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Is Another Housing Market Crash Right around the Corner?

Is Another Housing Market Crash Right around the Corner?

Is Another Housing Market Crash Right around the Corner?

If you are shopping for a new home, or if you are trying to sell your home, you have probably noticed a dramatic price increase over the past year. According to real estate website Redfin, over half of all homes on the market today are selling above their listing price. Inflated home prices have led some economists to declare that the United States is in another housing bubble, and that a housing market crash, like the one witnessed in 2008, could be the next economic domino to fall during the pandemic. While we cannot say for sure whether a housing market crash will happen, the retirement phase experts at Crash Proof Retirement® have a few ideas about what may be causing inflated housing prices, and how you can plan for a safe retirement in this environment.

What is Causing Inflated Housing Prices?
There are several factors that contributed to the increase in home prices over the past year:

  • Low Interest Rates – The Federal Reserve has kept its benchmark interest rate at record lows throughout the pandemic, making it cheaper for banks to borrow money from one another. This move has kept mortgage interest rates low, giving homebuyers easier access to credit. It seems this strategy may have worked a bit too well. Low interest rates propped up the stock market by making cash more easily available and contributed to a rapid increase in consumer demand for new housing in a market that is facing massive shortages that are driving up the cost of new homes.
  • Resource Shortages – As mentioned before, benchmark interest rates as low as 0.25% created a home buying frenzy, and the COVID-19 pandemic proved to be a strong motivator for Americans looking for a change in scenery. Homes in desirable markets are in short supply, and that has sent prices skyrocketing. At the same time, a labor shortage combined with supply bottlenecks and wildfires have caused the price of lumber to increase substantially, making it more difficult for laborers to build new homes.
  • Fed Purchasing Mortgage Bonds – Since March of 2020, the Federal Reserve has bought more than $982 billion in mortgage bonds, and they have plans to continue purchasing $40 billion each month for the foreseeable future. This purchasing program was aimed at stabilizing the housing market during the pandemic, but variables like unexpected resource shortages have threatened that stability by steadily increasing the price of housing.
  • Investment Companies Buying Houses – At present time, it seems that no matter how high housing prices go, institutional investors are more than willing to outbid average homebuyers. While their end game is unclear, private equity firms are buying up tracts of housing, even entire neighborhoods in some cases, at prices significantly higher than their listing price.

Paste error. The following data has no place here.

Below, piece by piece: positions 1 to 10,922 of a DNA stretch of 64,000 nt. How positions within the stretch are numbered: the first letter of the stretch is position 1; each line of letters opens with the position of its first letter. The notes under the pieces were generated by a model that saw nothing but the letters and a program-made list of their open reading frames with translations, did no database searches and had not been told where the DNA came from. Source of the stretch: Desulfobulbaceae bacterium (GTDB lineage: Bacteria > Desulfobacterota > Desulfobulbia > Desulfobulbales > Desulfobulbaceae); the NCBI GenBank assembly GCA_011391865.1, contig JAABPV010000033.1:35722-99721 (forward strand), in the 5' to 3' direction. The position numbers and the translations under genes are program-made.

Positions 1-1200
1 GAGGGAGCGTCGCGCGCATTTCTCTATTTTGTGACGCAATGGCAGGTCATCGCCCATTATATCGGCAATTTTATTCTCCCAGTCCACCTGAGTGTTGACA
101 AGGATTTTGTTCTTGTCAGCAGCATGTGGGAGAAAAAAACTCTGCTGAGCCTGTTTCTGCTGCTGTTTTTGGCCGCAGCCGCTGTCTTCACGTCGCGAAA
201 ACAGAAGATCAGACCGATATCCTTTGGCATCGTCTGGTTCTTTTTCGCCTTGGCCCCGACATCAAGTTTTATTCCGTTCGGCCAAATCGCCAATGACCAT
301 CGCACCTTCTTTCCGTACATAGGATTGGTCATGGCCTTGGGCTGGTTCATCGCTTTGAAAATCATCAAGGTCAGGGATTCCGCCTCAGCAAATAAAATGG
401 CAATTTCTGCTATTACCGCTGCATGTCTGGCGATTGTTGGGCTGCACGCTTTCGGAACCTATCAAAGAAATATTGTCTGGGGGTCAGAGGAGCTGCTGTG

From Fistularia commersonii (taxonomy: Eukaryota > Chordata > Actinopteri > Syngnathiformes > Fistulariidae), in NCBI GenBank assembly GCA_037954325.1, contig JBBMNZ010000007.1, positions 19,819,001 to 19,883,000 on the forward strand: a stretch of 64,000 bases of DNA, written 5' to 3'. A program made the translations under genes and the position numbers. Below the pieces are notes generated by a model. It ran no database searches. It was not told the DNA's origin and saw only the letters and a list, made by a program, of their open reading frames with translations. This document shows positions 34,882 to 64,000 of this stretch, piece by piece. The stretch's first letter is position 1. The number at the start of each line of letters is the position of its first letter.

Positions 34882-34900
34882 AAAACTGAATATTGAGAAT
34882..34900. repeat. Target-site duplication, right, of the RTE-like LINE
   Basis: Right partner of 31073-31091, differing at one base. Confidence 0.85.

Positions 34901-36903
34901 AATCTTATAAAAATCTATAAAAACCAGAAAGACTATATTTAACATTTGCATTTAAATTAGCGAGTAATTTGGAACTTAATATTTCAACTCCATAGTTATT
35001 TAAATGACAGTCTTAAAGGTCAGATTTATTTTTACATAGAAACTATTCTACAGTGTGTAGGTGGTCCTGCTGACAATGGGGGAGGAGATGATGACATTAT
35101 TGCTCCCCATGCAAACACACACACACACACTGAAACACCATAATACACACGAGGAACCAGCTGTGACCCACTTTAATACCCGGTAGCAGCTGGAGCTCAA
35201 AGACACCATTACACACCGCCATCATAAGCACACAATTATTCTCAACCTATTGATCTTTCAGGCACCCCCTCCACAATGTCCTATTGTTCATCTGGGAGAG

What Happened to the Housing Market in 2008?
In this hot housing market, economists and pundits alike have commented on the similarities between today’s conditions and the events of 2008 that led up to the Great Recession. From September 2007 to December 2008, the Fed’s benchmark interest rate ranged from 0.0% to 0.25% — almost the same conditions that we see today. Currently, similarly low interest rates have fostered an active housing market; however, unlike today, the buying boom of 2008 was predicated on less than spectacular lending practices. Lenders were doling out cash like Halloween candy and many home buyers were given loans they could not afford. When millions of those loans defaulted, it created a subprime mortgage crisis that crashed the stock market and nearly sent the economy into another Great Depression. American homeowners lost a cumulative $3.3 trillion in home equity, and investors lost over $10.2 trillion during that period.

While some of the same conditions exist in 2021, more ethical lending practices make it less likely that we will see a housing crash of the same magnitude. That does not mean you can rest easy, especially if you are in or near retirement. The housing market has shown a propensity to evolve rapidly in the past, and any number of factors could send housing prices crashing once again. Traditionally, the Fed has cut interest rates and increased the money supply during economic crises, but with rates already near zero and the national debt at higher levels than we have seen since World War II, they will have few tools left to combat a recession, or worse, in the future.

If you are invested in stocks, bonds, and mutual funds, a housing crash could send your investments plunging along with it. For those concerned about the possibility of a market crash in the future, there are safe investment alternatives that exist outside the stock market.

The Exclusive Crash Proof Retirement® System has protected more than 5,000 retirees from stock market crashes. If you would like to find out more about how the proprietary Crash Proof Vehicles can protect your retirement from a housing market collapse, get in touch with one of our licensed retirement phase experts at Crash Proof Retirement® today. Call 1-800-722-9728 or visit crashproofretirement.com where you can fill out our online contact form to receive more information about the Crash Proof Retirement® System and listen to the voices of real Crash Proof Consumers about how they protected their nest eggs from the fees and volatility of Wall Street.

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